NOTE: An earlier version this piece assumed that Ghost Rider: Spirit of Vengeance was shot in 3D, when in fact, it was post-converted. The article has been edited in several places to reflect that fact, but the overall 3D score remains the same. We sincerely apologize for the mistake.
On paper, Ghost Rider: Spirit of Vengeance sounds like exactly the kind of 3D movie you want to see. Shot by the Crank masterminds Brian Taylor and Mark Neveldine, and featuring Nicolas Cage as a man whose head is a giant flaming skull, Spirit of Vengeance ought to be the kind of big, brash action movie that can only get more over-the-top and fun with the addition of 3D. Then again, Neveldine and Taylor are used not just to shooting with regular 2D cameras, but with the kind of cameras they can strap to their rollerblades and sling around willy-nilly-- can that really work with the addition of a third dimension in post-conversion?
Well, we saw the movie so you don't have to find out for yourself, and with this latest installment of our To 3D or not to 3D series, we'll let you know if Ghost Rider: Spirit of Vengeance is worth that extra ticket price. We're not judging the quality of the movie itself-- though if you want to do that, you can read our review here. Read below to find out if the shot-in-3D Spirit of Vengeance can actually stand up to the test.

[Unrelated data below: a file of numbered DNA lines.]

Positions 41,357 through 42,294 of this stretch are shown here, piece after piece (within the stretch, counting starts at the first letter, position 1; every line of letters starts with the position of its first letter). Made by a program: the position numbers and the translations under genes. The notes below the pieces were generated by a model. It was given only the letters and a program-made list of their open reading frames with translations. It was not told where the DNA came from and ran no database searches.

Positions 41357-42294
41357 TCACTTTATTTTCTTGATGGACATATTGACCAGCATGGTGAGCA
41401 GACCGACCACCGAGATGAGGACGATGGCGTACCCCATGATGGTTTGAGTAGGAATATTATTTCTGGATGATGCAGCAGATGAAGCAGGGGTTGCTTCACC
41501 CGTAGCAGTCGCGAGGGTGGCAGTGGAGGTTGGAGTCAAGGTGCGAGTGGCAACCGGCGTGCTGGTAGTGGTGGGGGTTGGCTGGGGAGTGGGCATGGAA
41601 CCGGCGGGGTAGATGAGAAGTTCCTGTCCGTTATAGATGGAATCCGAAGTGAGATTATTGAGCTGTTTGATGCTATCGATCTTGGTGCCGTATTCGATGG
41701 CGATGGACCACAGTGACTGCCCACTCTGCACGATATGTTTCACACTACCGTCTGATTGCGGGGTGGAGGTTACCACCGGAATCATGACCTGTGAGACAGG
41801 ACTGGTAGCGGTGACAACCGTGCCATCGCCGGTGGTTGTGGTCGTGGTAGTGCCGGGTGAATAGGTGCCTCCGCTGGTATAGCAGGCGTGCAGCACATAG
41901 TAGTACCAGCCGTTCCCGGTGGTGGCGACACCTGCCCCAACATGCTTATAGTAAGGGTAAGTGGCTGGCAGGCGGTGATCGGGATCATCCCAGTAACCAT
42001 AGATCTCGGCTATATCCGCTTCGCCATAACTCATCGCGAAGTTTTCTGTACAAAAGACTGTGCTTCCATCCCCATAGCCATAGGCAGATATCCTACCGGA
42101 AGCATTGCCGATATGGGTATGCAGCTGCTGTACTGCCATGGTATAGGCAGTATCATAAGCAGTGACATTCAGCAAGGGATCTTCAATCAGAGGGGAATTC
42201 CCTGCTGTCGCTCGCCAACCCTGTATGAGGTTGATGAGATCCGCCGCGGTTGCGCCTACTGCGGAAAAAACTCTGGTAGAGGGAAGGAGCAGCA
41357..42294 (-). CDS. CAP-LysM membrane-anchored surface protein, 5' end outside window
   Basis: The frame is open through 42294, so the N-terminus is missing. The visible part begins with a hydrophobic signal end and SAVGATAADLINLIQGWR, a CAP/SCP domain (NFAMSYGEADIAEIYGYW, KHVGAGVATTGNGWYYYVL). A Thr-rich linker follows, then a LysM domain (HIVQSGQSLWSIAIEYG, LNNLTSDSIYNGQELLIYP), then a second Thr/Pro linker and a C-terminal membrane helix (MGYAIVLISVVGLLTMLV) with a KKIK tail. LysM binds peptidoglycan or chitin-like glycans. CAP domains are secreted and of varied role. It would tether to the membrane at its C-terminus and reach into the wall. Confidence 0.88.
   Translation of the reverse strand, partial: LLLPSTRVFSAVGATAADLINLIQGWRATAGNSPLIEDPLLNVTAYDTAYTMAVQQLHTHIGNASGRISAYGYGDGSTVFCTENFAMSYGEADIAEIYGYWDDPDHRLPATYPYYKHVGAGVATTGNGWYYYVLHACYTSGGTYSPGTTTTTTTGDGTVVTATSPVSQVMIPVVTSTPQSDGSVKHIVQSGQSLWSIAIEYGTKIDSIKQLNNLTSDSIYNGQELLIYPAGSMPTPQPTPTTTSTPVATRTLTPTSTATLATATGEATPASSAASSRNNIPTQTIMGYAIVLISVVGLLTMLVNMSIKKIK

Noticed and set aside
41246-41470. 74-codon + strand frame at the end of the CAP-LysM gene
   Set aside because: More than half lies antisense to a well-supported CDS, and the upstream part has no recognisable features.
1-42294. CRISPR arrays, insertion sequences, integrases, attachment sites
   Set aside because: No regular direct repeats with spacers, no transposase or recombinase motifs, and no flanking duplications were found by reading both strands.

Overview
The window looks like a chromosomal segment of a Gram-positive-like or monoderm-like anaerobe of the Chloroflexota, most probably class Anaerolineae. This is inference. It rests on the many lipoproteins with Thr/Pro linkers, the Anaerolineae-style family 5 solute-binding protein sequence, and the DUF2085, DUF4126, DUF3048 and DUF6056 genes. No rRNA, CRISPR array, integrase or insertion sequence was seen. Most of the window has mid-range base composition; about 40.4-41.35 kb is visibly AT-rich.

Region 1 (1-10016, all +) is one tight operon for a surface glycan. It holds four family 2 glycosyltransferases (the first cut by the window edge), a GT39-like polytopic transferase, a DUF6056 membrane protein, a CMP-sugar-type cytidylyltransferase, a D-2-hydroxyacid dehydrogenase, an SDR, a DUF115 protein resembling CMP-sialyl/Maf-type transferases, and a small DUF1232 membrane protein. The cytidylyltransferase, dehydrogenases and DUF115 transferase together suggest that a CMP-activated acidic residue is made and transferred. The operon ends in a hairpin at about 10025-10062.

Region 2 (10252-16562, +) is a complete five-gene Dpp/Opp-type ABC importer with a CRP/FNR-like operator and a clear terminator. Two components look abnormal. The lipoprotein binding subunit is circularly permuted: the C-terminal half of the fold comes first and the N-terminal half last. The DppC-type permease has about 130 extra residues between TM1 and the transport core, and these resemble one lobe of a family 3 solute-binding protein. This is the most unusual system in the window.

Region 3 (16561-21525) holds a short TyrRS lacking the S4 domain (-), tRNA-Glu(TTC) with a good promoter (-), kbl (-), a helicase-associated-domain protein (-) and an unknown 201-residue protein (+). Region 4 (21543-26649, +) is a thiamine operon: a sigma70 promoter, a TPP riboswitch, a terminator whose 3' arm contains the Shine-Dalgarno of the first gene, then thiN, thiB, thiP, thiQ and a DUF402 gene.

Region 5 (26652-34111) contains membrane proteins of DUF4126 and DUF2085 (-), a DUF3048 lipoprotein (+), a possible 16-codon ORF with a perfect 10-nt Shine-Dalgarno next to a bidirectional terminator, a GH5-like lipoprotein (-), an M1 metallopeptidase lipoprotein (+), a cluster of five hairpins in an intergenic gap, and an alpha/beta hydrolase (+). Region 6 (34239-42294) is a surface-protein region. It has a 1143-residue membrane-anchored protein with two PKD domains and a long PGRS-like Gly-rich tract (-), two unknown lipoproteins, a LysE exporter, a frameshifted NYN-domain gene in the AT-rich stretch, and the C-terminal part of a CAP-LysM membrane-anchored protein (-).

Does It Fit?
In theory, the Ghost Rider is ripe for 3D opportunities, from the big flaming skull to the chain he uses to defeat his enemies to the simple sight of a motorcycle flying out into space. Directors Neveldine and Taylor know this well, and set up plenty of opportunities for Ghost Rider to fling things right at your face. You have to knock off a point for this being a live-action, kinetic film that is ripe for opportunities to make the audience sick, but for the most part all the pieces are in place to make this work-- in theory.
Planning & Effort
Painstakingly post-converted in 3D Ghost Rider allowed the directors to use their usual techniques of strapping cameras to motorcycles and rollerblades, but the post-conversion was planned from the beginning. And yet, the biggest problem with the 3D in Ghost Rider: Spirit of Vengeance is that Neveldine and Taylor did exactly what they would normally do with a regular camera-- not compensating at all for how 3D makes it harder for you to see fast action. They put the effort into getting the 3D set up, but never bothered to execute it in a way any different from a regular 2D film.
Before the Window
As mentioned above, there are plenty of opportunities for things to fly out of the screen at you in Ghost Rider 2, and Neveldine and Taylor throw in many, especially in the opening action sequence. But as the film goes on those moments are fewer and further between, meaning after a while, the gimmick wears away. That might be a good thing in a more serious film, but Ghost Rider: Spirit of Vengeance never takes itself all that seriously, and it would have been a perfect opportunity for some real over-the-top, popping-out-of-the-screen moments. Unfortunately most everything here stays inside the "window" of the screen-- they tried, but not hard enough.
Beyond the Window